Thursday, March 30, 2017

Regulation and Population

All the old paintings on the tombs
They do the sand dance don't you know
If they move too quick
They're falling down like a domino

After President Trump signed orders that roll back Obama era environmental regs, leftist media jester Michael Moore tweeted that "Historians in the near future will mark today, March 28, 2017, as the day the extinction of human life on earth began, thanks 2 Donald Trump."

Ignoring the logical problem, if we take Moore's statement literally, of how historians would be capable of accurately marking time related to human extinction unless they somehow survive the event, let's consider a pertinent general question. What is the effect of government-imposed regulation on human population?

Mises explained it well. Prior to the industrial age, primitive production processes were highly regulated by government primarily for the benefit of the wealthy. Because the distribution of wealth was highly skewed, far more people were being born into poor conditions than into rich conditions. Productivity, or output per person, declined as the denominator grew faster than the numerator. In time, a significant fraction of the world's population lived on the edge of death.

Facing extinction, entrepreneurs began defying law and tradition by marshaling economic resources in order to produce goods for the masses ("mass production"). This was the onset of capitalism. As Mises observed, capitalism can be seen as "everyone's having the right to serve the customer better."

By definition, capitalism's growth was inextricably linked to deregulation. Markets rewarded societies that lifted restrictions on production. As restrictions on production were lifted, more was produced. As more was produced, scarcity was alleviated. As scarcity was alleviated, population growth dramatically increased throughout the world.

But don't markets foster unpleasant externalities such as pollution that hurt standard of living and require government regulation? As Rothbard observed, government regulation has not been a proven solution to pollution problems. For example, two areas of society where private property rights have generally not been permitted to broadly function, air and waterways, have been primary grounds for pollution. Since government permits the pollution of air in some regulated fashion, entrepreneurial actions have focused on technologies that enable pollution at the regulated rate, rather than on air pollution-free technologies.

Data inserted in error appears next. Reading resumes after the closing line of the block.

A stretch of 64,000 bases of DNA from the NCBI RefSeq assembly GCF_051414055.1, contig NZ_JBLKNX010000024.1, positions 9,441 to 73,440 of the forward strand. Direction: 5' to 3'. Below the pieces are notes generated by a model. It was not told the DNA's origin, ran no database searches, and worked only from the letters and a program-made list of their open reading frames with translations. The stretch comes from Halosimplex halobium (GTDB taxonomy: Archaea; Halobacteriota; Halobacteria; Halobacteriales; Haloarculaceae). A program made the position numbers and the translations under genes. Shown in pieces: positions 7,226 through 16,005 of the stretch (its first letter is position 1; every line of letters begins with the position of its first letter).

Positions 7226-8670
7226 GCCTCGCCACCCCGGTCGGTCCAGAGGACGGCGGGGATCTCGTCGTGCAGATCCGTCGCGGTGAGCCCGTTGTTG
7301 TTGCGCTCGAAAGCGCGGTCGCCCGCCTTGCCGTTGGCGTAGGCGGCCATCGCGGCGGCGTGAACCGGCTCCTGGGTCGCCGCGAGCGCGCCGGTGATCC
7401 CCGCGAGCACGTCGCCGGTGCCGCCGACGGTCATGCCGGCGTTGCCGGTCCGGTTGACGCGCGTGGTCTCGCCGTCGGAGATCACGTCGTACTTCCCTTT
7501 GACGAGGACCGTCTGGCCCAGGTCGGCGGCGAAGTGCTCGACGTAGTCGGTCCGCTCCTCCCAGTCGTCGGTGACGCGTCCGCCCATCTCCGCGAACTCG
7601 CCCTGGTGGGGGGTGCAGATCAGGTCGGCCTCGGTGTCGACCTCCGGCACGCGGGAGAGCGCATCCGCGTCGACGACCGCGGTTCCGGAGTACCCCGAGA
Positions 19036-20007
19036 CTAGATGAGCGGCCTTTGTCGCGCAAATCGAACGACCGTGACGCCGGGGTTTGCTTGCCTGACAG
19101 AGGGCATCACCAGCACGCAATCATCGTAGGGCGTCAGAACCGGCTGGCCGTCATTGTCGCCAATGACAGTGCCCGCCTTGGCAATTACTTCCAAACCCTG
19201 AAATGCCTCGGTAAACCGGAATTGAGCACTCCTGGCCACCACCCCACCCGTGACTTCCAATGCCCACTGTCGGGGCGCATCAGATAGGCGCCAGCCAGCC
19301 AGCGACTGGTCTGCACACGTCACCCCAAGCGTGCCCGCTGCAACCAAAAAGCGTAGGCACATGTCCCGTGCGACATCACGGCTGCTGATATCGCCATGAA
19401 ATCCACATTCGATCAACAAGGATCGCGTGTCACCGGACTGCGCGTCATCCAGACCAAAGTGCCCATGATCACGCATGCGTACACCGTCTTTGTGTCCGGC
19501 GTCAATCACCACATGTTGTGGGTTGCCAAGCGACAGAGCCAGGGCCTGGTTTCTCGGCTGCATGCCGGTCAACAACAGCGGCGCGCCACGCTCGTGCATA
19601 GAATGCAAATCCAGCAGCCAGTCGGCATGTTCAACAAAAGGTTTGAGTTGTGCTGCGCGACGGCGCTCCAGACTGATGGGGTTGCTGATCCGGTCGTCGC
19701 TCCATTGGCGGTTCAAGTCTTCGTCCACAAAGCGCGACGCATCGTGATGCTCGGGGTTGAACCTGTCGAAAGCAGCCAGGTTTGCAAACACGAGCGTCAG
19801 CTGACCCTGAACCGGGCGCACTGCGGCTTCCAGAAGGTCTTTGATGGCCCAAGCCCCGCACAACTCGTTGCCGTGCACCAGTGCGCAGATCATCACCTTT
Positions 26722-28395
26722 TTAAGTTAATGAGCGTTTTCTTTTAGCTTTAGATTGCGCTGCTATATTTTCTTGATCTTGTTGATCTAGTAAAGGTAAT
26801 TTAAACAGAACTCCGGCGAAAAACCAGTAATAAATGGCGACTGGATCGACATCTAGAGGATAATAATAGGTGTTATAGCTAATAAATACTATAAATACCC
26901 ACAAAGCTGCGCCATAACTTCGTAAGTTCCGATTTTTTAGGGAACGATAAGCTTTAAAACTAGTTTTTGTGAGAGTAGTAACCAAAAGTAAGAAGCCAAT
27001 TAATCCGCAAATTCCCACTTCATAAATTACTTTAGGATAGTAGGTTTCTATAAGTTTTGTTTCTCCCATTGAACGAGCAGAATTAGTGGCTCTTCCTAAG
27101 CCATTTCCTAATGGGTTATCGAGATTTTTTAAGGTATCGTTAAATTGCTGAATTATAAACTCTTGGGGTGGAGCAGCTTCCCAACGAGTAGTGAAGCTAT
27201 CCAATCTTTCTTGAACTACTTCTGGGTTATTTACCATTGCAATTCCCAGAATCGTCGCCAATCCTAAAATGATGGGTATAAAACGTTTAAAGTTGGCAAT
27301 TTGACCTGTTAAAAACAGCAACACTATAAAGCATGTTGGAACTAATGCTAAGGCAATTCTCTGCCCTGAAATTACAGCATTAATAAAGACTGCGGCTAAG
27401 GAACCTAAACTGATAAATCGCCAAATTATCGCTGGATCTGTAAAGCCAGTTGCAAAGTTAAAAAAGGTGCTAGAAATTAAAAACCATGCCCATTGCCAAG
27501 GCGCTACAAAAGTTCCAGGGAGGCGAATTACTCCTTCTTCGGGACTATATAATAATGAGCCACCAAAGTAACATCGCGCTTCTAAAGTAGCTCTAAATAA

The more appropriate role of government is to help people protect their property against invasion. If, for instance, air pollution from production sends unwanted substances through the air and into the lungs and onto the property of innocent victims, then it is the role of government to stop these acts of aggression. Unfortunately, as Rothbard noted, government long ago altered laws away from protection of private property and toward the permitting of aggression via pollution.

The general proposition is this. When governments impose regulations of any kind on production, then production is restricted. When production is restricted, there is less wealth available to sustain life. Standard of living declines as does population growth. As regulatory burden grows, so does scarcity. At extremely high regulatory burdens, extreme conditions of scarcity, such as famine and disease, threaten human existence.

Rolling back government-imposed environmental regulations serves to increase production. More prosperity associated with increased production moves the human race further away from extinction. Government's proper role is to protect people against harm demonstrated to be done to their personal property from production externalities of any kind. Such policy would focus entrepreneurial attention on innovations that eliminate those externalities and further increase prosperity.  

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